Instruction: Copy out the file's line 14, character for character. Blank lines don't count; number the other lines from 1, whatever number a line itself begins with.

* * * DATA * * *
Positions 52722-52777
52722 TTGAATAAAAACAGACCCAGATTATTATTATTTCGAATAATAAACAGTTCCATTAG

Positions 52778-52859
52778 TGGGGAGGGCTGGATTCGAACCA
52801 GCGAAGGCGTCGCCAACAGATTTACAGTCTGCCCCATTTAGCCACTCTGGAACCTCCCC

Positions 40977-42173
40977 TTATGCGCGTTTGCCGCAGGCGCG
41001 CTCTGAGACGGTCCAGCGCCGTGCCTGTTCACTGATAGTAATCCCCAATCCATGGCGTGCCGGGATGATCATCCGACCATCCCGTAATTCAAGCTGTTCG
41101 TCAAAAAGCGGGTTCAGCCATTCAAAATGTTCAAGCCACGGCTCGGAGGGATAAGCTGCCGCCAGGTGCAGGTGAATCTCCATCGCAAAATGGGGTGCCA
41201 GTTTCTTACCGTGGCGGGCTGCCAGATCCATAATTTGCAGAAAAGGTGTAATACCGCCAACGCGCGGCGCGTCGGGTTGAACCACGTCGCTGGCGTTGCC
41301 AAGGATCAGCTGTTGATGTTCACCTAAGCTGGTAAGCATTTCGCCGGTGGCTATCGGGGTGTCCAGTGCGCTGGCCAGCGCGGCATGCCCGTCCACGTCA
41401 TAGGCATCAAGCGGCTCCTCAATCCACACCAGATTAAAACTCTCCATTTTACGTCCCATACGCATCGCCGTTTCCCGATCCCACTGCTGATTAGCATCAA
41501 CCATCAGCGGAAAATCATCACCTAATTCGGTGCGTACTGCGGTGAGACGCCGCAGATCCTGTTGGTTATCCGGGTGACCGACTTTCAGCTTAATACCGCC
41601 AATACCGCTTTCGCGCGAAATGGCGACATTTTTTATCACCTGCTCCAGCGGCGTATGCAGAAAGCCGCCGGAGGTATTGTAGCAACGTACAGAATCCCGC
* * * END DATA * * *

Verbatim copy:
41601 AATACCGCTTTCGCGCGAAATGGCGACATTTTTTATCACCTGCTCCAGCGGCGTATGCAGAAAGCCGCCGGAGGTATTGTAGCAACGTACAGAATCCCGC